Azerbaijan has a long and complex history about which, I am embarassed to admit, I knew nothing until the night before last. I was treated to a commentary by our tour guide which, had it not gone on for 90 minutes, would have kept me on the edge of my seat. A maze of dynasties, intrigue and massacres, it made me realise how west centric my history knowledge has been till now.
(Neolithic Rock Carvings on the shore of the Caspian Sea)
From being neolithic hunters to providing the birthplace of Zoroastrianism (7th century BC), Azeris have been converted by Christian missionaries, overwhelmed by Roman and Arab invasions and by more recent Russian conquests. They have had their oil and gas deposits exploited by foreign capitalists, and escaped from Soviet control only in the last twenty years but continue their border skirmishes with neighbouring Armenia. The history of the Azeri people has been anything but dull.
(Zoroastrian Fire Temple near Baku)
Fire has been a constant icon for the country. Early Zoroastrians worshipped fire as an elemental life force. Natural gas seeps out of the ground and can be ignited. Oil rigs dot the land and sea around Baku and continue the fire theme into modern times. Azerbaijan has long been fought over by neighbouring countries. The “Land of Fire” is a label well earned.
The Mardakan Fortress sheltered locals from the armies of Genghis Khan. The many open pits carved into its stone floor and used for water and food storage are not so safe for modern tourists however. Nor is climbing onto its ramparts entirely free from risk. Safety rails and signs appear to be a luxury in these parts.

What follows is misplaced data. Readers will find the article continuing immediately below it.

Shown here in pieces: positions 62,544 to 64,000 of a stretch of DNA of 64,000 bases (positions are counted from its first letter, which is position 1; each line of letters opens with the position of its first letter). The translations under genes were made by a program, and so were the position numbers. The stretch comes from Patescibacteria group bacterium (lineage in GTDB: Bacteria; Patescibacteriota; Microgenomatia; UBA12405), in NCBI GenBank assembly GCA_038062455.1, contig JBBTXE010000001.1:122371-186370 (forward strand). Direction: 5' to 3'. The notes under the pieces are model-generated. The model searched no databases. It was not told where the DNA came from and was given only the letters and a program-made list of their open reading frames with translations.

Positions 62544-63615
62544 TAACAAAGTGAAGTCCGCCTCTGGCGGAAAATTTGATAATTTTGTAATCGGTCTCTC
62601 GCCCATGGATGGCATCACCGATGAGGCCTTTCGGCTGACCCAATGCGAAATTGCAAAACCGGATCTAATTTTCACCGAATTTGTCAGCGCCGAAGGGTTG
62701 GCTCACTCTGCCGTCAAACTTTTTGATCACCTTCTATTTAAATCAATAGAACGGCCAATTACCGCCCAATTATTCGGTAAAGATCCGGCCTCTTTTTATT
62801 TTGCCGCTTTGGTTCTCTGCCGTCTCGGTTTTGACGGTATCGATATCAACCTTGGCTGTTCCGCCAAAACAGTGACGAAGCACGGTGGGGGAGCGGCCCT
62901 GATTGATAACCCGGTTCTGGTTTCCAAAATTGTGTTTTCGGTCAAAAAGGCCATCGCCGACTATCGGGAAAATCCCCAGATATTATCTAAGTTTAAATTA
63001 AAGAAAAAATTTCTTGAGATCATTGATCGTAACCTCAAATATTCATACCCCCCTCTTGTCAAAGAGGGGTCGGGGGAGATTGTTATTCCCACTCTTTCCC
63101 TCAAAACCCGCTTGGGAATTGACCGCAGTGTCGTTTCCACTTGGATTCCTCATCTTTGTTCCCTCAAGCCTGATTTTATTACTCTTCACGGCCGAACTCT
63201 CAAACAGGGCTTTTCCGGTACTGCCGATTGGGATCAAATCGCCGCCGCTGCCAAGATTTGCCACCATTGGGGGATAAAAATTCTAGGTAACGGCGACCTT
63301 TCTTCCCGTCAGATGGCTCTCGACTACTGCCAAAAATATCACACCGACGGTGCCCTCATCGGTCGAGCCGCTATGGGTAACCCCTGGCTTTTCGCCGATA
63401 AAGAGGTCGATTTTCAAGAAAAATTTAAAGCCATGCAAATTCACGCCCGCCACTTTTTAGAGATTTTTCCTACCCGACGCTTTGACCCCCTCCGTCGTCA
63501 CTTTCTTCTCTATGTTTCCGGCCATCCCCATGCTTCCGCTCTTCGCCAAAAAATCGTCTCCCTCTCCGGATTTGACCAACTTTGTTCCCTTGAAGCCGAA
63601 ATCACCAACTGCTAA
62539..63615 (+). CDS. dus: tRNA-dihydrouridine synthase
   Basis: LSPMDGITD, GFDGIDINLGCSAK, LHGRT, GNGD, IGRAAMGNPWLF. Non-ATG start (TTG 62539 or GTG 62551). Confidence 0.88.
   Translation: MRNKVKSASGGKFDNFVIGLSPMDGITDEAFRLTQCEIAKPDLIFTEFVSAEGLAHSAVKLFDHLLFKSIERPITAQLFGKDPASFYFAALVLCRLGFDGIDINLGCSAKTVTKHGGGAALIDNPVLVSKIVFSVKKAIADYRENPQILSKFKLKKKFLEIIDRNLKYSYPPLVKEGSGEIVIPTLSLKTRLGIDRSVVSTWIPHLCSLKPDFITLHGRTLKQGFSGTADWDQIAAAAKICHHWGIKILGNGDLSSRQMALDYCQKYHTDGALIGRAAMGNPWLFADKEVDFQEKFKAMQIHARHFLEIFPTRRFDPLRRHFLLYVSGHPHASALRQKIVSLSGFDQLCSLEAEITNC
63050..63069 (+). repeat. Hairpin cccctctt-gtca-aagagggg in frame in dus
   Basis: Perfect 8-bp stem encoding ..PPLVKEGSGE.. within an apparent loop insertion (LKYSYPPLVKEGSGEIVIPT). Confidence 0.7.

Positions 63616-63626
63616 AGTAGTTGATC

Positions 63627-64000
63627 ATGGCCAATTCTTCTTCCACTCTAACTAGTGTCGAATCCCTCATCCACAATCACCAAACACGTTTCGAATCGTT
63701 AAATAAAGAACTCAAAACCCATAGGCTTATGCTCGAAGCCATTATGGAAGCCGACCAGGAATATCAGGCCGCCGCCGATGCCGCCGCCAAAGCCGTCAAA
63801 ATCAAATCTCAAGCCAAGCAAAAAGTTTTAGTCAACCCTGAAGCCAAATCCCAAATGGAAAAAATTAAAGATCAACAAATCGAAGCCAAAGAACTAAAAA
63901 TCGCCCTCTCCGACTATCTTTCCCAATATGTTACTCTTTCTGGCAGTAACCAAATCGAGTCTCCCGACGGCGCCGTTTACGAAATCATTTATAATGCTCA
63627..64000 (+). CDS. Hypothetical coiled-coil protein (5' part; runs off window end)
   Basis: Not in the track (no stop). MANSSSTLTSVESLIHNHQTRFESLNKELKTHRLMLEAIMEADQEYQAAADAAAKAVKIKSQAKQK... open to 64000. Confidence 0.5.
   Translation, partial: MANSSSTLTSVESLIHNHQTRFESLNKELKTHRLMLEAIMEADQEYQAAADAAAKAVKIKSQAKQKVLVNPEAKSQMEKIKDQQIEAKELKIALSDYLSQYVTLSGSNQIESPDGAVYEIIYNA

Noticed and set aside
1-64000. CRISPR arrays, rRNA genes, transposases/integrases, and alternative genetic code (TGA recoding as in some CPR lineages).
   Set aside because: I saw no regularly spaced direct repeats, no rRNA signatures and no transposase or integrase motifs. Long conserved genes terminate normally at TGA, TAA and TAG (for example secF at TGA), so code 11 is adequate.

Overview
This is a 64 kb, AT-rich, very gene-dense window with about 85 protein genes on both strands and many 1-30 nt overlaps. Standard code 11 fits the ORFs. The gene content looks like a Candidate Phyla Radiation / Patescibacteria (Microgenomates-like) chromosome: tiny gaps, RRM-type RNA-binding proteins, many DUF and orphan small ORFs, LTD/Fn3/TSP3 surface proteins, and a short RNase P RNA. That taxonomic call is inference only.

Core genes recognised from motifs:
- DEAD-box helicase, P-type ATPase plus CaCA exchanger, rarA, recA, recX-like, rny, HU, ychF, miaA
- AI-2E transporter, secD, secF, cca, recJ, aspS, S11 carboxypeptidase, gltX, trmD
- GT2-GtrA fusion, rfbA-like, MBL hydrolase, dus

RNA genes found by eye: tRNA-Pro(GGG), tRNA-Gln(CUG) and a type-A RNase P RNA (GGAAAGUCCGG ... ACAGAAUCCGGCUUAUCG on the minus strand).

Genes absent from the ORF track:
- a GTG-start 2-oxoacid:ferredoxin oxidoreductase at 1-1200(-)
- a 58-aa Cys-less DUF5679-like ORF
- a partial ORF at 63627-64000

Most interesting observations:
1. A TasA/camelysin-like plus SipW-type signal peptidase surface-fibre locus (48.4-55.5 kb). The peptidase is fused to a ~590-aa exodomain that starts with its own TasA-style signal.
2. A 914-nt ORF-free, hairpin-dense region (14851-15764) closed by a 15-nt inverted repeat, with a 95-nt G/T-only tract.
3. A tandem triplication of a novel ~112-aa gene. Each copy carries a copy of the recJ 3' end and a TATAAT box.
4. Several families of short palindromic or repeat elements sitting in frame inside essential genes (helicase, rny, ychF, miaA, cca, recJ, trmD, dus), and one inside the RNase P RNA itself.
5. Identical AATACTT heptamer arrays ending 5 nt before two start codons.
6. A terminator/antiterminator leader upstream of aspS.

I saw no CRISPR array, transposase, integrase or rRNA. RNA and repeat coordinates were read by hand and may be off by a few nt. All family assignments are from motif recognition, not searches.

(A seven metre drop to the ground awaits anyone not watching their footing. The worn staircase to the ground ends at the doorway.)
Extensive petroleum and natural gas deposits have been extracted in Azerbaijan since the eighteenth century and have provided the cash for the impressive infrastructure projects everywhere you look.
Oil rigs dot the landscape, seascape, and are common in surburban backyards: The price of affluence.
The traffic in the capital city, Baku, is legendary. From the viewpoint of a casual observer it seems traffic lanes are suggestions rather than mandatory for drivers and using indicators when changing lanes or pulling out from the roadside is a tough concept for locals to master.
Azerbaijan is predominantly a muslim country (90%) but it is also relatively secular and looks to western powers for inspiration. Beer and wine are readily available. Western clothing is the norm, and very few women appear on the streets wearing a hijab, let alone fully covered from head to toe as in some other muslim countries. Other religions are tolerated, according to our guide, but we did not see any churches or synagogues. For that matter we saw only one Mosque, if that illustrates anything.
English is not widely spoken. You might have a better chance using Russian, although I gained the impression that Russia was not all that popular given events of the past few decades.
The country is on the move and its people seem proud of their affluence and western sophistication, even if wealth doesn't seem to be distributed all that widely away from the ruling elite. All is not glitter and glamour in Azerbaijan; just ask a street sweeper, or one of the many people sitting aimlessly on a box here and there in the shade, away from the city centre. Nevertheless the building boom of the past twenty years has been spectacular, and sonething all Azeris can be proud of.
I would say an organised tour is the best option for English speakers for a first visit to this country. It is not yet geared for tourists, although great steps have been made in recent years. Azerbaijan is a fascinating place to visit, as long as you do some homework first. Way more interesting and exciting (and challenging) than a guided tour to a western country.